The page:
The Art of Satire, and Those Who Fail to Make It

by Mariah Schultz and Aidan Senn There is a fine line between satire and humor. The two can often coalesce, but humor is merely a byproduct of satire, not the sole function. At its heart, satire is meant to critique a clear truth in an exaggerated and often  absurd (and humorous) extent. It requires precise... Continue Reading →

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Fleabag: The Anti-Rom Com

by Maddy Mason Ryan Gosling holds Rachel McAdams up in the pouring rain. Leo and Kate look longingly off to the side as their giant faces flank the RMS Titanic. Jennifer Garner skips in front of an outline of New York city, wearing a little slip and trenchcoat. The Rom-Com ranks pretty low for me... Continue Reading →

We Need a Comedy of Humanity

by Jordan Scott Hardesty The United States deserves a good laugh. We’ve been wrapped up in news articles, disingenuous speeches, suffering, and chaos for well over a year and honestly, it’s taking a toll on our mental health. A couple of years ago, we wouldn’t willingly look to argue with strangers on the internet over... Continue Reading →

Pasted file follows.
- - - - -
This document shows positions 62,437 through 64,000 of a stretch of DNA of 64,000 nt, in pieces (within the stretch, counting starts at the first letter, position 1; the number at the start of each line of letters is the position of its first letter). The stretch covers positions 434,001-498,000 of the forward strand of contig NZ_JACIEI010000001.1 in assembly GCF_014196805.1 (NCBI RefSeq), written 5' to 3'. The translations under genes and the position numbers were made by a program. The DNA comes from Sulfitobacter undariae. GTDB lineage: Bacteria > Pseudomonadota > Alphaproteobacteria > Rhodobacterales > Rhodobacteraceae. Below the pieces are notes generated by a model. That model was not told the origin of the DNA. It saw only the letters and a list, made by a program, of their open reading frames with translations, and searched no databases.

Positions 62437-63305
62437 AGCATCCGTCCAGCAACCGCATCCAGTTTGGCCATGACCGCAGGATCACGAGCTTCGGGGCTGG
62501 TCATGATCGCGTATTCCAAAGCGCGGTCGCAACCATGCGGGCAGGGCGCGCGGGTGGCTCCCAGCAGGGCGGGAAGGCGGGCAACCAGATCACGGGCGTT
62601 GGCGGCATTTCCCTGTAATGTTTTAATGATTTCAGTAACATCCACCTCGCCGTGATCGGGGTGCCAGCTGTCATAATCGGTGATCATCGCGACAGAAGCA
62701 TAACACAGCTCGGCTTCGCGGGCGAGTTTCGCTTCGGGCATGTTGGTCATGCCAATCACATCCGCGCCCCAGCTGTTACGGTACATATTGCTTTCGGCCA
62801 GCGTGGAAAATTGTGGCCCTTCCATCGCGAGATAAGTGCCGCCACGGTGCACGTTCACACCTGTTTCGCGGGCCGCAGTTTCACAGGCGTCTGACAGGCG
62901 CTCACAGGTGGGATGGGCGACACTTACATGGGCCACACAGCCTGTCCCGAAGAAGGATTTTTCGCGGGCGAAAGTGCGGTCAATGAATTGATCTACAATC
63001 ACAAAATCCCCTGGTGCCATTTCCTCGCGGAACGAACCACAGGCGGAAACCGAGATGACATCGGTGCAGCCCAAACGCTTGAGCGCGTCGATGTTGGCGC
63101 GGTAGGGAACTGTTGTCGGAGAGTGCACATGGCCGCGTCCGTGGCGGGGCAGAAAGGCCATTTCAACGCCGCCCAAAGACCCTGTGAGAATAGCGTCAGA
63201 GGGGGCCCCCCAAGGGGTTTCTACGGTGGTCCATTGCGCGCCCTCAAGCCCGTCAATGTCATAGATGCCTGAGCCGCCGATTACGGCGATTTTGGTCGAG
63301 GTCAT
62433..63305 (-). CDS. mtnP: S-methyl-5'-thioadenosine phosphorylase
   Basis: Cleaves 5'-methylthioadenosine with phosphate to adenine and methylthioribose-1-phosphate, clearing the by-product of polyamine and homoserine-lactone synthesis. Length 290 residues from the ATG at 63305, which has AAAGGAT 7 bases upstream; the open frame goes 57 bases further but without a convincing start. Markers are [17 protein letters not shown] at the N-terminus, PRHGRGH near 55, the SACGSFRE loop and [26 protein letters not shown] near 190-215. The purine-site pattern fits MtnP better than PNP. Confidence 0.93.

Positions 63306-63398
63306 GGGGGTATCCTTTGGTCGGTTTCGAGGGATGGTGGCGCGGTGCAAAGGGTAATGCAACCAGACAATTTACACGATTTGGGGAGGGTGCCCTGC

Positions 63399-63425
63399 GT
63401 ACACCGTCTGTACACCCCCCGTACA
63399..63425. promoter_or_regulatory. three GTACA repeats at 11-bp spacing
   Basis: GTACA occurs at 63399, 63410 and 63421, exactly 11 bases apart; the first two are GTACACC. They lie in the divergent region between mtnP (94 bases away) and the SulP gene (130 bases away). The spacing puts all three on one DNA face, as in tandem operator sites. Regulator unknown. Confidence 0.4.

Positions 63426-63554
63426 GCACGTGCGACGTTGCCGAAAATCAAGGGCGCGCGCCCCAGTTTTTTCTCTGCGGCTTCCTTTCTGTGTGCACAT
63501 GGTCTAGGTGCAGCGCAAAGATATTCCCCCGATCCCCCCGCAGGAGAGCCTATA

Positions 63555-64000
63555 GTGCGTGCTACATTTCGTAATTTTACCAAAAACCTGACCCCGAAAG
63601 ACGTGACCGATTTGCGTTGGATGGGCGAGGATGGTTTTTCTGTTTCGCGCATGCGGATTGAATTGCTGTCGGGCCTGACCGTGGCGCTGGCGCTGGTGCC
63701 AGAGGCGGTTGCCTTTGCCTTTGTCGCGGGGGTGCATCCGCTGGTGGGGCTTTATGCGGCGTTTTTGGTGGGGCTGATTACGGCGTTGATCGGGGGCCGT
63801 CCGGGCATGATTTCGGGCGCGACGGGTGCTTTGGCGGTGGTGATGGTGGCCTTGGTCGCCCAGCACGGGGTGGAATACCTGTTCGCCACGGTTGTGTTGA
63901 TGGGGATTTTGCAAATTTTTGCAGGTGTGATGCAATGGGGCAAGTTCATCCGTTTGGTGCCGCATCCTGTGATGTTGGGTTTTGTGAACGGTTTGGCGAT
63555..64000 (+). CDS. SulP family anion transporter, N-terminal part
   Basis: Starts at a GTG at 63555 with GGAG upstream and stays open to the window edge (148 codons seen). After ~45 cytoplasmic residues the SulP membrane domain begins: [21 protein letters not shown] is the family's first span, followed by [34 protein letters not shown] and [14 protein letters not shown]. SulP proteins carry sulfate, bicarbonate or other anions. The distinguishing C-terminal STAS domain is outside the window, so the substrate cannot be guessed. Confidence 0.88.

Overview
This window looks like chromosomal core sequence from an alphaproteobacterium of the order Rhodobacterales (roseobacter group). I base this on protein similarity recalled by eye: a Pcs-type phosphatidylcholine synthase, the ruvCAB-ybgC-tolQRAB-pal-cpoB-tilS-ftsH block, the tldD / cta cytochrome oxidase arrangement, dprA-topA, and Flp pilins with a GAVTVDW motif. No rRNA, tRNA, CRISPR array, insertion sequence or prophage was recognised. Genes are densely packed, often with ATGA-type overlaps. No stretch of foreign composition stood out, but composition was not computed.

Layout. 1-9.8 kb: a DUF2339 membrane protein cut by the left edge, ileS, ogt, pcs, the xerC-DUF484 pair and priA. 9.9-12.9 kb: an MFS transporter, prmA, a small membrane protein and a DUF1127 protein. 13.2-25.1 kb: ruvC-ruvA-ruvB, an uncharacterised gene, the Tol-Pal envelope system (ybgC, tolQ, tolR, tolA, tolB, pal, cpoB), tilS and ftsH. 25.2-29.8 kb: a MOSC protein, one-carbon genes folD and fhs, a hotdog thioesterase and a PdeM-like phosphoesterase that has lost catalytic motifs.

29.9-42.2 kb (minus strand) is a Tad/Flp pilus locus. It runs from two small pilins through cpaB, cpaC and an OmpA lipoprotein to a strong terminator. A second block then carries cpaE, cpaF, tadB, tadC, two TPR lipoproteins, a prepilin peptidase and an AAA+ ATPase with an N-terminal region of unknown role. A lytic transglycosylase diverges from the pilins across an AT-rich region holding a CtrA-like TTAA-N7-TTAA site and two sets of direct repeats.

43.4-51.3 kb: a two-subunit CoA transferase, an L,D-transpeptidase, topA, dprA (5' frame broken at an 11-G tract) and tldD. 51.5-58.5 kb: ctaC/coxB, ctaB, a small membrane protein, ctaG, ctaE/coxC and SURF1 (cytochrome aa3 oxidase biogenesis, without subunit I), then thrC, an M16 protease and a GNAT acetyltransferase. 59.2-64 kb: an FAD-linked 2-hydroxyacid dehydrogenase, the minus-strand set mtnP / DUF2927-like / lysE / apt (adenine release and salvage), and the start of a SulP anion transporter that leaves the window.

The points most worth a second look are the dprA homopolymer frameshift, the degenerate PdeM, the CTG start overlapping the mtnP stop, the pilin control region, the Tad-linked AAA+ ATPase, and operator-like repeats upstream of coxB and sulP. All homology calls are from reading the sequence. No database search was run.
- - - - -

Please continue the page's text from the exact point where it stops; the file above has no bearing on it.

Who IS the Big Bad Wolf?

by Trisha Mahoney I watch a lot of television. And a lot of superhero films. They are a wonderful escape from the reality of my daily grind of navigating difficult and nuanced socially conscious conversations. I love my job as a dramaturg, but those conversations are easier to have when it is black and white.... Continue Reading →

The Oldest Profession

by Maddy Mason My theatrical career began in the ensemble. I played the pivotal role of Bystander #1 in Les Miserables, screaming “Look out!” as I ran down the dark aisles of the 24th Street Theater. Without this crucial line said by Bystander #1, we would not have the emotional stakes of the Runaway Cart... Continue Reading →

Not Just A Simple Show

by Maddy Mason I mean this statement with all sincerity: Spongebob Squarepants the Musical might be one of the best modern musicals written. Bold statement, considering all the shows written within the past twenty years. But, after seeing this show when it was in Chicago, I felt like I was witnessing a blockbuster in the... Continue Reading →

Why is White Always Right?

by Bri Schwarz, Editor-in-Chief You see: Shakespeare. Strindberg. Ibsen. Miller I see: White. White. White. Male. White. White. White.  Whitewhitewhitewhitewhite. When I began my freshman year at DePaul, I was told these were the everymen of theatre. These were gods that I was not allowed to question because they originated the theatre we know today.... Continue Reading →

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